Background: The evidence for genetic susceptibility in the pathogenesis of diabetic nephropathy is well recognised, but the genes involved remain to be identified. It is hypothesised that mutations within the gene encoding connective tissue growth factor (CTGF/CCN2) will increase the propensity of diabetic subjects to develop nephropathy. Methods and results: Genomic screening was performed for single nucleotide polymorphisms (SNPs) within the CTGF gene in 862 subjects from the DCCT/EDIC cohort of type 1 diabetes. A novel SNP was identified in the promoter region that changes a C-G at the position -20. The frequency of GG genotype in microalbuminuric patients (albumin excretion rate (AER) >40 mg/24 h) is significantly greater than diabetics with AER <40 mg/24 h, p<0.0001. The relative risk (RR) to develop microalbuminuria in diabetic subjects with the polymorphism is 3X higher than diabetic subjects without the polymorphism (RR 3.142, 95% CI 1.9238 to 5.1249; p<0.05). Kaplan-Meier survival curves demonstrated that the GG genotype group developed microalbuminuria and macroalbuminuria at a more rapid rate than the GC or CC genotypes. Functional studies demonstrated that the basal activity of the substituted allele/promoter (-20 GG allele) was significantly greater than that of the wild type promoter (-20 CC genotype). This higher level of basal activity of substituted allele CTGF/CCN2 promoter was abrogated upon suppression of Smad1 levels, indicating that SNP region in the CTGF/CCN2 promoter plays a vital role in the gene expression. Conclusions: These findings provide the first evidence that variants within the promoter region of the CTGF/CCN2 gene predisposes diabetic subjects to develop albuminuria and demonstrate that Samd1 controls the expression of CTGF/CCN2 promoter through this region.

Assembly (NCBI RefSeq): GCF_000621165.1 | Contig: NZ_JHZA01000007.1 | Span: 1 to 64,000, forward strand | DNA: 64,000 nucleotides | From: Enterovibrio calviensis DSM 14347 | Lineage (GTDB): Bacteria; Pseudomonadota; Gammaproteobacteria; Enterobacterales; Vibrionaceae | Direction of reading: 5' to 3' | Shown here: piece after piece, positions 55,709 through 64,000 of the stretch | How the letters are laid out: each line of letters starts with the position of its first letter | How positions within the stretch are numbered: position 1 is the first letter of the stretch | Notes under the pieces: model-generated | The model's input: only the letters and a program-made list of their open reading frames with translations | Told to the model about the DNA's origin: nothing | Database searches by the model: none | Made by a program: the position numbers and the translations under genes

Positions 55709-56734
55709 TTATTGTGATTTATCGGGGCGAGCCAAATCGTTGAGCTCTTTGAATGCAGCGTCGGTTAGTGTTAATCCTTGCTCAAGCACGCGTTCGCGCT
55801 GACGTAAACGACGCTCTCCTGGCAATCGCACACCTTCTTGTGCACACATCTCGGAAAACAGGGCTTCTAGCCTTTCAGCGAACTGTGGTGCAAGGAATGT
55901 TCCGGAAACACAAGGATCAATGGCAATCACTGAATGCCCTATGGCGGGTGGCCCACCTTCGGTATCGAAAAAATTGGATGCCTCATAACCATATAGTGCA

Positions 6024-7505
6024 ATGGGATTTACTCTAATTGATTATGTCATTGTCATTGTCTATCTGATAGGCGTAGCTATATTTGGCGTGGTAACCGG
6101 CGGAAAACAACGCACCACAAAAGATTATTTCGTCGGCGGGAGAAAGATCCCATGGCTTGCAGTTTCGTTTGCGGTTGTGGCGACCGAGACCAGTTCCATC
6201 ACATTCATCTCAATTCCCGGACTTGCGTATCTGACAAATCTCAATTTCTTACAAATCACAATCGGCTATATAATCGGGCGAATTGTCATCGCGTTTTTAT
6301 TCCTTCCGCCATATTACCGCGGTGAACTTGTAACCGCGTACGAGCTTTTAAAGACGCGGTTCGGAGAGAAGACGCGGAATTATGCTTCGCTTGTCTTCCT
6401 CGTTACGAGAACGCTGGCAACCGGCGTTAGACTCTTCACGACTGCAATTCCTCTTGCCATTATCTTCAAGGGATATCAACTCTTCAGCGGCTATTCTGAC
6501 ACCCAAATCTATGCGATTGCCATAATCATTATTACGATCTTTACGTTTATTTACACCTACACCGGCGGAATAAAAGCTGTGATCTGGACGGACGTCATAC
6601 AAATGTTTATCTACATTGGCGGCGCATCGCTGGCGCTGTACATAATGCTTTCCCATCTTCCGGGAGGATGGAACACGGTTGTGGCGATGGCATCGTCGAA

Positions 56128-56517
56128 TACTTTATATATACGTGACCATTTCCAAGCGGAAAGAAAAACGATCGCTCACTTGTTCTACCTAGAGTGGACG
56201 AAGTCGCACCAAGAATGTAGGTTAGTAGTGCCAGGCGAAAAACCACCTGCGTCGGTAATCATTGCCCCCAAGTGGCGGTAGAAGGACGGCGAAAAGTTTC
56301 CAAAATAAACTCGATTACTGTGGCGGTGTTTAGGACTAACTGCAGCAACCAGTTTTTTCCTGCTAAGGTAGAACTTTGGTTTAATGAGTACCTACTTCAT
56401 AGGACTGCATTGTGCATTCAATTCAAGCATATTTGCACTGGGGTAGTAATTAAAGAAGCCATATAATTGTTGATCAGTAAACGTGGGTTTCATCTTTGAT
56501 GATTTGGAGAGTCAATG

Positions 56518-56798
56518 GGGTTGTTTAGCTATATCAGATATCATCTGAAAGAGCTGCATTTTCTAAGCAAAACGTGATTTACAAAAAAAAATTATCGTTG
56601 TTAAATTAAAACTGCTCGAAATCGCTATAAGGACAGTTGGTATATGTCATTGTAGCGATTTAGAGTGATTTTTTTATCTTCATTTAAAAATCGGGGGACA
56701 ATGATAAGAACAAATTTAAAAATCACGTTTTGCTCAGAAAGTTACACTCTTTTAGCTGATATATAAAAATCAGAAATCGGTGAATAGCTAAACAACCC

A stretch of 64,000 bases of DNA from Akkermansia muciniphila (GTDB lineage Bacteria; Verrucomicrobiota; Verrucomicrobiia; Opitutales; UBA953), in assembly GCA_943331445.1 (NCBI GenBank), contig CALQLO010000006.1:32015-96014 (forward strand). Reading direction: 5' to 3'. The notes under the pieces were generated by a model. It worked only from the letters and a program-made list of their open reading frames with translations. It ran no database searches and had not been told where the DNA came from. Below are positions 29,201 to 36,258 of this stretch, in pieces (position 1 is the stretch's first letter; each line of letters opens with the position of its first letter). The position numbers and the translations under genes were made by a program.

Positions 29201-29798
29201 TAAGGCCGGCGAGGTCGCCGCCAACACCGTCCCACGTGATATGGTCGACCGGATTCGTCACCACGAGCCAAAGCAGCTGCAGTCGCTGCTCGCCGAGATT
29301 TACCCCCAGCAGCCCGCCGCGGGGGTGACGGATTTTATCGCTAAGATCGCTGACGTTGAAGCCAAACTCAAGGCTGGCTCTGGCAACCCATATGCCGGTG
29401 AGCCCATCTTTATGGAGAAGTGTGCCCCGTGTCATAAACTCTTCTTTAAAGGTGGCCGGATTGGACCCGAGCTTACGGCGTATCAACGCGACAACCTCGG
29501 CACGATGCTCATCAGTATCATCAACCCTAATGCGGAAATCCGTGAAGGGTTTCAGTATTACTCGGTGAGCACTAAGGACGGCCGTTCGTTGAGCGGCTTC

ASJC Scopus subject areas